The colonial, pedagogical structures within which educators are obliged to operate, both in terms of curriculum and instructional practice, consistently stand in stark contrast to understandings of the world that are rooted in diverse, Indigenous, philosophical perspectives. Teachers are required to hold forth in classrooms that are far removed from lessons that can be learned on the land. They are to teach classes of 25 or more with limited time for students and still less for those who are the silent ones. The inculcation of outcomes often supersedes real learning, and these outcomes reflect perspectives that have not been reconciled with philosophical truths found in Indigenous worldviews. Furthermore, learning on the land from the teachers one finds there is, all too often, discredited and deemed to be irrelevant and unquantifiable. Indigenous Elders, however, tell us that profound lessons can be learned from all whom we find on the land, including those of the winged, finned, plant, four and six-legged nations.
The educational machinery established by dominant, colonial culture exists to continue the larger societal systems. The enfranchised will remain enfranchised, and the marginalized will not escape marginalization in successive generations without a genuine process of reconciliation where alternative world-views are not only appreciated but embraced.
Of key concern, then, are questions of validation: are there not invaluable lessons being missed by all students when the lessons of the land, so familiar to traditional Indigenous individuals, are ignored? Stemming from this central philosophical concern arise other, practical considerations. For example, in what ways can the accomplishments and learning that take place on the land be validated, and how do we teach students to listen to the many teachers within the circle of creation?
Traditional land-based learning
Traditional land-based learning presents in two distinct categories: learning that is imparted by Elders and/or traditional knowledge keepers in the community, and learning that derives from the land itself. Teachings received on and from the land fashion both conceptualizations of the world and moral understandings pertaining to self-conduct in the world. In support of this dynamic form of education, the Coalition for the Advancement of Indigenous, Land-Based Education (CAILBE) was originated in Canada and is now an international coalition built around the revitalization of traditional, Indigenous ways of learning on and from the land. With adherents from around the world and members in seven nations (Australia, Brazil, Canada, New Zealand, Nigeria, Sweden and the U.S.), CAILBE is dedicated to promoting governmental and institutional changes that result in the acknowledgement of Indigenous understandings regarding LBE and to assisting individual teachers in the development and inclusion of traditional LBE experiences for their students. This work is accomplished not through direct political action but through the empowerment of educators to take part in engineering real and lasting change. CAILBE has grown rapidly since its inception in June of 2016. CAILBE members have made a commitment to infuse the work that they are already doing with promotion of LBE and the philosophical perspectives that underlie it. Members with initiatives, questions or academic presentations are guided and supported by this international association.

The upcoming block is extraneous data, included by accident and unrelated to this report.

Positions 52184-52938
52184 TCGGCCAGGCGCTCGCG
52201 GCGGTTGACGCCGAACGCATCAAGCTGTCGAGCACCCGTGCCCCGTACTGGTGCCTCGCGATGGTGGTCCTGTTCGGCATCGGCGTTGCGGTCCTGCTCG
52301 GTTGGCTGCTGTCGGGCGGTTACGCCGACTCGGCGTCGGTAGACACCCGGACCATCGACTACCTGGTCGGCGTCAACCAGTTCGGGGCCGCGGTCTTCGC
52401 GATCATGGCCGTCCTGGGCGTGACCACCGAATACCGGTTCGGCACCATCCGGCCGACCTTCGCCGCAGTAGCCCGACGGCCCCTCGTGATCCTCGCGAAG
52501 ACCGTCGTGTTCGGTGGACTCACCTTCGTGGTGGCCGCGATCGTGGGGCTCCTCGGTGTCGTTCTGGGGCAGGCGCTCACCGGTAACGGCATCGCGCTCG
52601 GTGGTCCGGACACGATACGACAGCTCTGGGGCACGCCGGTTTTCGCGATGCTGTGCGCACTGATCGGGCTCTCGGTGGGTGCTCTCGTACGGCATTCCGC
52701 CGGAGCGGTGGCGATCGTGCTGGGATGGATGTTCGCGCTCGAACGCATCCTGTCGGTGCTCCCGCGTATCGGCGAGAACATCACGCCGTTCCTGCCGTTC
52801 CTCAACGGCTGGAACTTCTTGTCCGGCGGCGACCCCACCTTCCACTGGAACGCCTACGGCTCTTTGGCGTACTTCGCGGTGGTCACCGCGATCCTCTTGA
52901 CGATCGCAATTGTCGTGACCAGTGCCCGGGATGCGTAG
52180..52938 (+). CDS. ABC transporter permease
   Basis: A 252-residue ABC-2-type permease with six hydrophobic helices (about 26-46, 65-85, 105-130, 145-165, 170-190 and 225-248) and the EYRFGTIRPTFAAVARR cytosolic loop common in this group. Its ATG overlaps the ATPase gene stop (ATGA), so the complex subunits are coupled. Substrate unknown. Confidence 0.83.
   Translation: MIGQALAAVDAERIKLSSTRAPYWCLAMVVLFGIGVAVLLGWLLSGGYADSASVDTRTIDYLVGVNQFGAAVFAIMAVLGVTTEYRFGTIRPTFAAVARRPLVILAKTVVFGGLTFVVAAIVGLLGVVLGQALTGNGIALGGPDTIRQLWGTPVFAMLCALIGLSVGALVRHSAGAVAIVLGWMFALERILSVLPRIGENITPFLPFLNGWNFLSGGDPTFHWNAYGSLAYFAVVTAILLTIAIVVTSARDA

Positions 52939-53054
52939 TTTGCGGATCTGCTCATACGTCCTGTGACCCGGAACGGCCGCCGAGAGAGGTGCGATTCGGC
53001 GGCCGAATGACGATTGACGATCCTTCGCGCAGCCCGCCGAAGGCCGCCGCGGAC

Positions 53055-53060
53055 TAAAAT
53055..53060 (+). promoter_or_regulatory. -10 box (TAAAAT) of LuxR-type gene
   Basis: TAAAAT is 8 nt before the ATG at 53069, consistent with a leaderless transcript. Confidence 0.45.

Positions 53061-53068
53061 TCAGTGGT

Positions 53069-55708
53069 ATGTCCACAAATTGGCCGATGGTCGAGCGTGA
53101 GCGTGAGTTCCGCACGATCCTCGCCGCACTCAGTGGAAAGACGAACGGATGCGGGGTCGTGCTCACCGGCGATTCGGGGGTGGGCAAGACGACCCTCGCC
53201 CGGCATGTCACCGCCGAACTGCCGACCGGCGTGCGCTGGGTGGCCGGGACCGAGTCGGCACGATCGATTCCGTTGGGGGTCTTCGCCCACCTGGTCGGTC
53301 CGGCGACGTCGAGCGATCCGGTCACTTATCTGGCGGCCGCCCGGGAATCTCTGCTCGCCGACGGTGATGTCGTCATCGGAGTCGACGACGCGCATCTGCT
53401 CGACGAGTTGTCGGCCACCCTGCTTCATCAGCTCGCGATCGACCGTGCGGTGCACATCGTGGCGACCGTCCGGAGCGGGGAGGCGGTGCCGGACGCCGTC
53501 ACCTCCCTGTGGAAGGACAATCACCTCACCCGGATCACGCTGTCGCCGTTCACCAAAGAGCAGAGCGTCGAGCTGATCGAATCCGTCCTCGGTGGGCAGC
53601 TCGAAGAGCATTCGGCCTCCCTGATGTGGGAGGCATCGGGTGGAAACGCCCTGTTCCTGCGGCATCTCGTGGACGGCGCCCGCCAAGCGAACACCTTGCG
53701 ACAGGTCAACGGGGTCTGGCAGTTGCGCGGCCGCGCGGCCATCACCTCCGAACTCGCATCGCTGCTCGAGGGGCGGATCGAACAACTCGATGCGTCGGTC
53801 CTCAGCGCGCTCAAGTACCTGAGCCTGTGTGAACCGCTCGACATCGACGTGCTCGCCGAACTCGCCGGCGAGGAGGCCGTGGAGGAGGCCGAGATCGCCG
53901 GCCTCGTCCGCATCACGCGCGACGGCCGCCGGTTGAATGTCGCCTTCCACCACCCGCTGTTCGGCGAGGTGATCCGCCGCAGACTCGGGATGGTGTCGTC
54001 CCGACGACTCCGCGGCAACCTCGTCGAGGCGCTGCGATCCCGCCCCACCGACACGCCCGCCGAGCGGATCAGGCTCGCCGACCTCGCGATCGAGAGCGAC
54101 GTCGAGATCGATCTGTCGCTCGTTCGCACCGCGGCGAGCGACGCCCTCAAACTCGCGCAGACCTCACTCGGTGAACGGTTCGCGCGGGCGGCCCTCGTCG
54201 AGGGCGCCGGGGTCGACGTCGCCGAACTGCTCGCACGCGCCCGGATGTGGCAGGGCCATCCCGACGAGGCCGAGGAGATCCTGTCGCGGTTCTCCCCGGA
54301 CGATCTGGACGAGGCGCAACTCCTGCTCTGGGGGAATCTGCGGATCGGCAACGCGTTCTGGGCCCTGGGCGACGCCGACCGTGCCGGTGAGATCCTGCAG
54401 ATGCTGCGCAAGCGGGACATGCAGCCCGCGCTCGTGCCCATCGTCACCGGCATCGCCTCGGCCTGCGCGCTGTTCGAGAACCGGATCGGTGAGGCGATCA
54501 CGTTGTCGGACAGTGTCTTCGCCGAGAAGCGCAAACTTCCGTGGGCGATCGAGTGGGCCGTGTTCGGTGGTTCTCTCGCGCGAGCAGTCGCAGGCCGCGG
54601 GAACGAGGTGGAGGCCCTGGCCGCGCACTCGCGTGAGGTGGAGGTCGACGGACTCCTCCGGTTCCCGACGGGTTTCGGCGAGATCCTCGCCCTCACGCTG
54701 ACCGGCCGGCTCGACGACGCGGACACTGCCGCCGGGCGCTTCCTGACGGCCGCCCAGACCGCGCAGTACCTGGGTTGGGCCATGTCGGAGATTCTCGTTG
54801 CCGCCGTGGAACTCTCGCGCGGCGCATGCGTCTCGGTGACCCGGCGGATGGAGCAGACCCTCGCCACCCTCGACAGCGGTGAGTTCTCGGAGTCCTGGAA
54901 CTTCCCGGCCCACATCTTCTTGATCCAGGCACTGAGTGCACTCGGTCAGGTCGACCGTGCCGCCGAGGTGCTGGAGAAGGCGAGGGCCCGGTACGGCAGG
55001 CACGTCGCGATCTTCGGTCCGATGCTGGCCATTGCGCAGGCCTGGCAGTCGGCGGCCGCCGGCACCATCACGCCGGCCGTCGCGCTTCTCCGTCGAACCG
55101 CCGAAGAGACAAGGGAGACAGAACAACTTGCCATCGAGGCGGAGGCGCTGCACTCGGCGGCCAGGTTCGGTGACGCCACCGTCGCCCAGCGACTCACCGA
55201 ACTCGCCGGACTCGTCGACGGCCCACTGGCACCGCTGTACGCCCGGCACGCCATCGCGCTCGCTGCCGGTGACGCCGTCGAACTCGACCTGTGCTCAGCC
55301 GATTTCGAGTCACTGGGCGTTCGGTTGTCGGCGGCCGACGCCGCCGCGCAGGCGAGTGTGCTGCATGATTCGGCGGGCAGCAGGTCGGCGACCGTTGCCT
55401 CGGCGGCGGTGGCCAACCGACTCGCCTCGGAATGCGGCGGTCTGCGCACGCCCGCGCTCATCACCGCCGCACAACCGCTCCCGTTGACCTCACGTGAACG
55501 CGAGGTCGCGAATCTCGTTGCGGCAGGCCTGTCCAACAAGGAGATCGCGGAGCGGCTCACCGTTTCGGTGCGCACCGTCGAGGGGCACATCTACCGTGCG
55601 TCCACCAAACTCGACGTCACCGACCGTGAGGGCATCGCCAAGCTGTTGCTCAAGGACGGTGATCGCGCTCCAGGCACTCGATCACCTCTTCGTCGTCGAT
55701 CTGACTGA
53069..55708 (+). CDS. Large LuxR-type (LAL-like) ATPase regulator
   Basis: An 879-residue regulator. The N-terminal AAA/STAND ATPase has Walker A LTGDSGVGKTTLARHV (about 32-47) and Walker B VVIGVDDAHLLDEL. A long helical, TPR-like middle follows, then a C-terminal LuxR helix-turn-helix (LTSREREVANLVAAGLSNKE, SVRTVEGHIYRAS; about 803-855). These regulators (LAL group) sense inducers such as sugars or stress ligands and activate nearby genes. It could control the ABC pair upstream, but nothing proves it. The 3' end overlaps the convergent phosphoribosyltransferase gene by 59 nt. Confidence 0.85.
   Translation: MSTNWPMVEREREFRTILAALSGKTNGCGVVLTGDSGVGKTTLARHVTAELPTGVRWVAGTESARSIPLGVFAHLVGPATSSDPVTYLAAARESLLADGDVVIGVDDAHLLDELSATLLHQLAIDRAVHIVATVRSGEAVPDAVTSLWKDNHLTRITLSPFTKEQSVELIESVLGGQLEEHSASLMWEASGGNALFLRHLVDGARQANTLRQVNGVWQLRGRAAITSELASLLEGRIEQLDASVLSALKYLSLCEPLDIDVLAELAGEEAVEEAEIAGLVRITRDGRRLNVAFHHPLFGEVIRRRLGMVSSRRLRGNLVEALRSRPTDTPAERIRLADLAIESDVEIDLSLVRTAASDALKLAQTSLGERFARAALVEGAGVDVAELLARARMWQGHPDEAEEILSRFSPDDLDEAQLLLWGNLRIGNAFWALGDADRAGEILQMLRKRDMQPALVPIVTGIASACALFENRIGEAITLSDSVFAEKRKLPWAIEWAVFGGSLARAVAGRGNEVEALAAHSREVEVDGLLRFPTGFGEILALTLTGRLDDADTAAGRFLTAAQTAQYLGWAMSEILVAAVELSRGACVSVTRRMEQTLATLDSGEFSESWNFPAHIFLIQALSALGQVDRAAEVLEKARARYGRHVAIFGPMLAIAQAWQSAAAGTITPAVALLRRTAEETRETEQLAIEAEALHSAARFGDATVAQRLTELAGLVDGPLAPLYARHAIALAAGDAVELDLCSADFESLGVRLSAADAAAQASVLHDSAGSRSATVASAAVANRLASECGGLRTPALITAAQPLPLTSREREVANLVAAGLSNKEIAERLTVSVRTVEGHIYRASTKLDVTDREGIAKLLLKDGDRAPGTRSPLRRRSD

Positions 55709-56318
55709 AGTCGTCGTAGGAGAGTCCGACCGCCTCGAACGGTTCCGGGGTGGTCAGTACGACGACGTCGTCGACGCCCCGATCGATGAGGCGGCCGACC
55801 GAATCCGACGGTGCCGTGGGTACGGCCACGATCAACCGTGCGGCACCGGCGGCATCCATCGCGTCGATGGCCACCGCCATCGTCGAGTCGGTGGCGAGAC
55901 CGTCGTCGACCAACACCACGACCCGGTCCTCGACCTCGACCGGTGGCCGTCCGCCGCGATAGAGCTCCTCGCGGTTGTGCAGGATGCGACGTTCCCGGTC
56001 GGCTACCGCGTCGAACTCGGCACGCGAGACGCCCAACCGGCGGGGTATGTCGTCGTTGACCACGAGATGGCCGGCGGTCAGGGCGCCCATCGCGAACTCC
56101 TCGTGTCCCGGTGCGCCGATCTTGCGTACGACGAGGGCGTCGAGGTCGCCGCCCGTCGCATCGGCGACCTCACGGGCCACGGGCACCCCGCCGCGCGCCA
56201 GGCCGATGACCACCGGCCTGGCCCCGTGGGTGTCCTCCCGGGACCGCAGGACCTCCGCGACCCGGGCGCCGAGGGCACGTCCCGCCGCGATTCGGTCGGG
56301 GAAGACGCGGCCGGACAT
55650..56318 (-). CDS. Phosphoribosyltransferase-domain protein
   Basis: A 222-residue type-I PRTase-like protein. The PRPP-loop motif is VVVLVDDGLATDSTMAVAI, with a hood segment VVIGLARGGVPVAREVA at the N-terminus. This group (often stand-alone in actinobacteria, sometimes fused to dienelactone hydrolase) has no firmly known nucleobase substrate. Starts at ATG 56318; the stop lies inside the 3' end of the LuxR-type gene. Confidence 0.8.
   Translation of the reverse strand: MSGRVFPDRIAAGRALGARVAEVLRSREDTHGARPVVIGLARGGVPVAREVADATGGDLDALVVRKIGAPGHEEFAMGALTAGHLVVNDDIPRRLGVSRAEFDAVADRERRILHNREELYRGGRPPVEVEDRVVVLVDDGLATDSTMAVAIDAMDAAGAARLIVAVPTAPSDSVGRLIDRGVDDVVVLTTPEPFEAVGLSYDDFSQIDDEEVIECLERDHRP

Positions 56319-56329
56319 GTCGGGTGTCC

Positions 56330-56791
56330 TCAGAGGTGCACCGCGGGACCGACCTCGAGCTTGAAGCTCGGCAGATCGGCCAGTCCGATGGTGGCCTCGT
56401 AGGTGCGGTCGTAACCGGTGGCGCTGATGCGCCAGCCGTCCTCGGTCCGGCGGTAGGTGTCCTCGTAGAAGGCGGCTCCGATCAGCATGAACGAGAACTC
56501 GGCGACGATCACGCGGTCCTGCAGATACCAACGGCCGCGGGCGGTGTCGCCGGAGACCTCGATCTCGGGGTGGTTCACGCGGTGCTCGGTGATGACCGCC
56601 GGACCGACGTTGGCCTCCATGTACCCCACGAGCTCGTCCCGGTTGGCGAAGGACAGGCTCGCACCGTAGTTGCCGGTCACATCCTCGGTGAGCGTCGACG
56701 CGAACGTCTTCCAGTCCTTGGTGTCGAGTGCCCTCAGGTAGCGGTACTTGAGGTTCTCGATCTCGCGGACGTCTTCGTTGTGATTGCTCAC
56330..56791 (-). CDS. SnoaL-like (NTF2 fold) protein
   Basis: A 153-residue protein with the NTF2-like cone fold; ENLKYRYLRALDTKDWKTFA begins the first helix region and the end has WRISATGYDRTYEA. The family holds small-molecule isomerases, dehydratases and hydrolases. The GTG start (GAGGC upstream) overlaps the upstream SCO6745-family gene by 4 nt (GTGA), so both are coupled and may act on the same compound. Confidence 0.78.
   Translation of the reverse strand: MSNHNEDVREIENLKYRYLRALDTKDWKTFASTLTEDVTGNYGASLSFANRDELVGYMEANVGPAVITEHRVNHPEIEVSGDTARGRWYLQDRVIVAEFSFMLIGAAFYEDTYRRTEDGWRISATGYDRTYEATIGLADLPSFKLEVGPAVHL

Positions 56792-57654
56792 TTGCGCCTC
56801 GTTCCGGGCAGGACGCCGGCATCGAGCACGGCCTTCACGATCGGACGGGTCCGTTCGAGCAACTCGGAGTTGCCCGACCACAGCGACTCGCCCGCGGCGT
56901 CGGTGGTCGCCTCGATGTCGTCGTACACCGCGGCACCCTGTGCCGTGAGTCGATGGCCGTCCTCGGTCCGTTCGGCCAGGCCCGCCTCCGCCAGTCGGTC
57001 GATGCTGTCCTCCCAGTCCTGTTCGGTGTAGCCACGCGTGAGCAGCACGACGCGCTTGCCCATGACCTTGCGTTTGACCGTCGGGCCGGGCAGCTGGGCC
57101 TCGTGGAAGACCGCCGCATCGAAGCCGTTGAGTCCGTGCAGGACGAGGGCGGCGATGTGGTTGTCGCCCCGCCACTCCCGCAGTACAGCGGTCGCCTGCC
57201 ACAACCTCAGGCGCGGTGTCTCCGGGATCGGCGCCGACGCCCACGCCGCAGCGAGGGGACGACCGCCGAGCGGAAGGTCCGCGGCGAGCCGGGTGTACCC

Dr. Richard Manning, CAILBE member from the University of Canterbury, Christchurch, NZ, has observed, “The last century of compulsory schooling has rendered young people disconnected from their… local ecologies of place.”2 If it is to be intuitive, land-based education (LBE) must begin early in life, frequently in the context of family structures and activities. Teachers seeking to implement Indigenous, land-based learning strategies have found that many students from almost every environment (not just “city kids”) lack these early, land-based learning experiences and must be given guidance in their first encounters with learning on the land.